NOTE: When using symbolized method names as arguments the context class will first attempt to invoke the method on itself, if it cannot find the defined method it will attempt to invoke it on the interactor. Be concious of scope when defining these methods.

Validation Callbacks

We can do work before an interactor's context is validated with the before_context_validation method:

class MyInteractor < ActiveInteractor::Base
  context_attributes :first_name, :last_name, :email, :user
  context_validates :last_name, presence: true
  before_context_validation { last_name ||= 'Unknown' }
end

context = MyInteractor.perform(first_name: 'Aaron', email: '[email protected]')
context.valid? #=> true
context.last_name #=> 'Unknown'

We can do work after an interactor's context is validated with the after_context_validation method:

class MyInteractor < ActiveInteractor::Base
  context_attributes :first_name, :last_name, :email, :user
  context_validates :email, presence: true,
                            format: { with: URI::MailTo::EMAIL_REGEXP }
  after_context_validation :downcase_email!

  private

  def downcase_email
    context.email = context.email&.downcase!
  end
end

context = MyInteractor.perform(first_name: 'Aaron', email: '[email protected]')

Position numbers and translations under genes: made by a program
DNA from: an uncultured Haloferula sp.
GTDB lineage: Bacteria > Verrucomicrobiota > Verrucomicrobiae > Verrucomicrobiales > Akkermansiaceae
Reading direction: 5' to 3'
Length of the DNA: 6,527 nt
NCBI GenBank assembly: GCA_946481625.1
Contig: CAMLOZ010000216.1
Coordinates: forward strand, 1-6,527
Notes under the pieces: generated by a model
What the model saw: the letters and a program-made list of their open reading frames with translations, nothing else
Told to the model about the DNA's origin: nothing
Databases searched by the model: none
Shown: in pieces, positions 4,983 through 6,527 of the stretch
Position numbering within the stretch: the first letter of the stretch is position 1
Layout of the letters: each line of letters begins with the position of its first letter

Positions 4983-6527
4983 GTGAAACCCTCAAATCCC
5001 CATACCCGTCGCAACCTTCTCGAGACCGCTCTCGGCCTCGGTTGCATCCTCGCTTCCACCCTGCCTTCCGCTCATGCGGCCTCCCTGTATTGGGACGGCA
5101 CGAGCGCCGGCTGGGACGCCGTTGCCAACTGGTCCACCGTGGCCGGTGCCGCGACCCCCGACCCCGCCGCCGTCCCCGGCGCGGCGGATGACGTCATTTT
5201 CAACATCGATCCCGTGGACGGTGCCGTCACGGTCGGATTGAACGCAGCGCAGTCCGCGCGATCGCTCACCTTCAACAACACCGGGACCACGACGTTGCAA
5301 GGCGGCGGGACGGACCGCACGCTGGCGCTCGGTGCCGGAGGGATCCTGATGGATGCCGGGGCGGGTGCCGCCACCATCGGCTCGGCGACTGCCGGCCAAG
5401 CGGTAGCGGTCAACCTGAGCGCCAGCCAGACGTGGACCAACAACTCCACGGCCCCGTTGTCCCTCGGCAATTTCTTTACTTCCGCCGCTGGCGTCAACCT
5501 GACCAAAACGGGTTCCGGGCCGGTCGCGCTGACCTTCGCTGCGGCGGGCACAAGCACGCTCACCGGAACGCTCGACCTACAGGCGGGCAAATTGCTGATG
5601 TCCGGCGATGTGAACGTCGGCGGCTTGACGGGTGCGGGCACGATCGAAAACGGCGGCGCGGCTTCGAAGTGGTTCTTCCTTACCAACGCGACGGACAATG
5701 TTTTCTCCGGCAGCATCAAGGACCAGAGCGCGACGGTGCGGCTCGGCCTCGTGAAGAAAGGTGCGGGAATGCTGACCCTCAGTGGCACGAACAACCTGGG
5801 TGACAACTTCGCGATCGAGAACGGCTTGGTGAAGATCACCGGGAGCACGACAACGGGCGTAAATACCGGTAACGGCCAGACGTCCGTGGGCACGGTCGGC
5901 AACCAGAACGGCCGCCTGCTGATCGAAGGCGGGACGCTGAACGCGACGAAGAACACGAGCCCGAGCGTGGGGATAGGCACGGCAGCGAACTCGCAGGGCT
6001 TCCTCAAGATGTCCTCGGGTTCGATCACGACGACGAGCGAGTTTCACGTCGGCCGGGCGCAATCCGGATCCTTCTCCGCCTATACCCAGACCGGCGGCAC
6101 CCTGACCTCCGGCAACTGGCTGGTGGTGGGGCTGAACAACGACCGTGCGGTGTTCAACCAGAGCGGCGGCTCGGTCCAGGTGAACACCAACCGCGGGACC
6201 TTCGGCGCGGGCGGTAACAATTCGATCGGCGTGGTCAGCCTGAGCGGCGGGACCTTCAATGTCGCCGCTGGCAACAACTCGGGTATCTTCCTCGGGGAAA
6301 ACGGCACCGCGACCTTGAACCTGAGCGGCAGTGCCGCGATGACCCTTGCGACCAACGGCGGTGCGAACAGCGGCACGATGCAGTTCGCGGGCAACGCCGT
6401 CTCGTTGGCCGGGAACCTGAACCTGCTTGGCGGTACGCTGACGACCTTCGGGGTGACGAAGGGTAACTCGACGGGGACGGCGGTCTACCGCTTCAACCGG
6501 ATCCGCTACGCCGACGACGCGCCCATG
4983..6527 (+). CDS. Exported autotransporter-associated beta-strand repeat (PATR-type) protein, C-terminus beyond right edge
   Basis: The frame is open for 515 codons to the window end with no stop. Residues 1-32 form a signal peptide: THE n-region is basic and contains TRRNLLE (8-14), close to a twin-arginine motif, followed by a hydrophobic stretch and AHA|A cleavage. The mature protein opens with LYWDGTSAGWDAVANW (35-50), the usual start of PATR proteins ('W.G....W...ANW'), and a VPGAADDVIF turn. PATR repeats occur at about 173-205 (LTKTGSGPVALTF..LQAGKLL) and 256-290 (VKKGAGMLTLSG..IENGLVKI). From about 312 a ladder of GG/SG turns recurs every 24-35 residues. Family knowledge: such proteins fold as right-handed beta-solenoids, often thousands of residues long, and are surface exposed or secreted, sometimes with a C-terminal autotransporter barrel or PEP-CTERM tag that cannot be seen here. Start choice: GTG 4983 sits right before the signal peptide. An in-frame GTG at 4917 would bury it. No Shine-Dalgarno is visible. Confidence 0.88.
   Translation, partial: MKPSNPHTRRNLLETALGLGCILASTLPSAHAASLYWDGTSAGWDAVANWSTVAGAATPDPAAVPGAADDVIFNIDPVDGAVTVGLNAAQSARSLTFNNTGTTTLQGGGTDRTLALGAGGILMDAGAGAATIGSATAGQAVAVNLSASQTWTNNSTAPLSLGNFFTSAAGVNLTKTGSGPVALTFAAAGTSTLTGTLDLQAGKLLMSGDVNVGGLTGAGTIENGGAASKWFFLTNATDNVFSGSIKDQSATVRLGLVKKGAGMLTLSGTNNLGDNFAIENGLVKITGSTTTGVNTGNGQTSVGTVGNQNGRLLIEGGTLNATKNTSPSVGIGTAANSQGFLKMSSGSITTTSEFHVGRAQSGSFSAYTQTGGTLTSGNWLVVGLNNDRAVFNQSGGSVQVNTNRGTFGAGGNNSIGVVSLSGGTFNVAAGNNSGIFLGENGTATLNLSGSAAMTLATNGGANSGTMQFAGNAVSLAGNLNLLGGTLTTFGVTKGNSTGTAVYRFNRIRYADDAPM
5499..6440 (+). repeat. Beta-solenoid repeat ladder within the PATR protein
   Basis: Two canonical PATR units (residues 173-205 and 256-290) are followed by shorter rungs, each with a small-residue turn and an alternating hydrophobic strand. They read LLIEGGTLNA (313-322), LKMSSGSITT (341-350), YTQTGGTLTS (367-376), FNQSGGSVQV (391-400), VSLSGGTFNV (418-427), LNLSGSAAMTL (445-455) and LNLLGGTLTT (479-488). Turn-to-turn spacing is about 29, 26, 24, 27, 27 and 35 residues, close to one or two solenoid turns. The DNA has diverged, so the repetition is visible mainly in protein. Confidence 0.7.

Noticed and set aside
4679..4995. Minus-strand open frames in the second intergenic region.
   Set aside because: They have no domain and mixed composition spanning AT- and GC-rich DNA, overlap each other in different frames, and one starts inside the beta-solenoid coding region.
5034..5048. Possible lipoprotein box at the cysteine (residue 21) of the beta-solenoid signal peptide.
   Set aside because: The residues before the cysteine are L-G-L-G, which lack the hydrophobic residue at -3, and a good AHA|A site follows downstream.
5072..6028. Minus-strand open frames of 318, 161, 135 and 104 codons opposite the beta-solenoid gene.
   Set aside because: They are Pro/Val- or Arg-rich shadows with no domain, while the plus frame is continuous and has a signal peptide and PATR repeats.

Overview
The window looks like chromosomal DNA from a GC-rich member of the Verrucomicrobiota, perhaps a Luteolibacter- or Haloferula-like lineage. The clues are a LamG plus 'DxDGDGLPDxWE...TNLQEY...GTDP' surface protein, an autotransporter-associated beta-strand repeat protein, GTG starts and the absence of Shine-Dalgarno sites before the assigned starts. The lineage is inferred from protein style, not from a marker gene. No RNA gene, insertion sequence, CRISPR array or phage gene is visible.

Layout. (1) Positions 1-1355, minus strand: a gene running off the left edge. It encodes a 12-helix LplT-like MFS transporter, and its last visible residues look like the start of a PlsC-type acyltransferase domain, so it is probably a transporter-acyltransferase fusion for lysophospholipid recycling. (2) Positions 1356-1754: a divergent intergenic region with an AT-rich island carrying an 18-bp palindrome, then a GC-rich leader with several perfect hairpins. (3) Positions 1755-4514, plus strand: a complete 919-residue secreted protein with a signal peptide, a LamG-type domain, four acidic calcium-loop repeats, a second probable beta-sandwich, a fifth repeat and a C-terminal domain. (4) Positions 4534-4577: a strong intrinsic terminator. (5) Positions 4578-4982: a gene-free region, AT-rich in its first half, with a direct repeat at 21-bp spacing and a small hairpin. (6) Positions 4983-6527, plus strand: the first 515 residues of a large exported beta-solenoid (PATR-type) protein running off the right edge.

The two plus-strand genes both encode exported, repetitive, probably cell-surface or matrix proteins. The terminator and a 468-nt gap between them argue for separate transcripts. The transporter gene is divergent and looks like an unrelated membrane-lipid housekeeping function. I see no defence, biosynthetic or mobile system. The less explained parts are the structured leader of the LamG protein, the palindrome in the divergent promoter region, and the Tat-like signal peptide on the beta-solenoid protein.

context.email #=> '[email protected]'

We can prevent a context from failing when invalid by invoking the allow_context_to_be_invalid class method:

class MyInteractor < ActiveInteractor::Base
  allow_context_to_be_invalid
  context_attributes :first_name, :last_name, :email, :user
  context_validates :first_name, presence: true
end

context = MyInteractor.perform(email: '[email protected]')
context.valid? #=> false
context.success? #=> true

Context Attribute Callbacks

We can ensure only properties in the context's attributes are returned after perform is invoked with the clean_context_on_completion class method:

class MyInteractor < ActiveInteractor::Base
  clean_context_on_completion
  context_attributes :user

  def perform
    context.user = User.create_with(
      occupation: context.occupation
    ).find_or_create_by(email: context.email)
  end
end

context = MyInteractor.perform(email: '[email protected]', occupation: 'Software Dude')
context.email #=> nil
context.occupation #=> nil
context.user #=> <#User email='[email protected]', occupation='Software Dude'>

Perform Callbacks

We can do work before perform is invoked with the before_perform method:

class MyInteractor < ActiveInteractor::Base
  before_perform :print_start

  def perform
    puts 'Performing'
  end

  private

  def print_start
    puts 'Start'
  end
end

context = MyInteractor.perform
"Start"
"Performing"

We can do work around perform invokation with the around_perform method:

class MyInteractor < ActiveInteractor::Base
  context_validates :first_name, presence: true
  around_perform :track_time, if: :context_valid?

  private

  def track_time
    context.start_time = Time.now.utc
    yield
    context.end_time = Time.now.utc
  end
end

context = MyInteractor.perform(first_name: 'Aaron')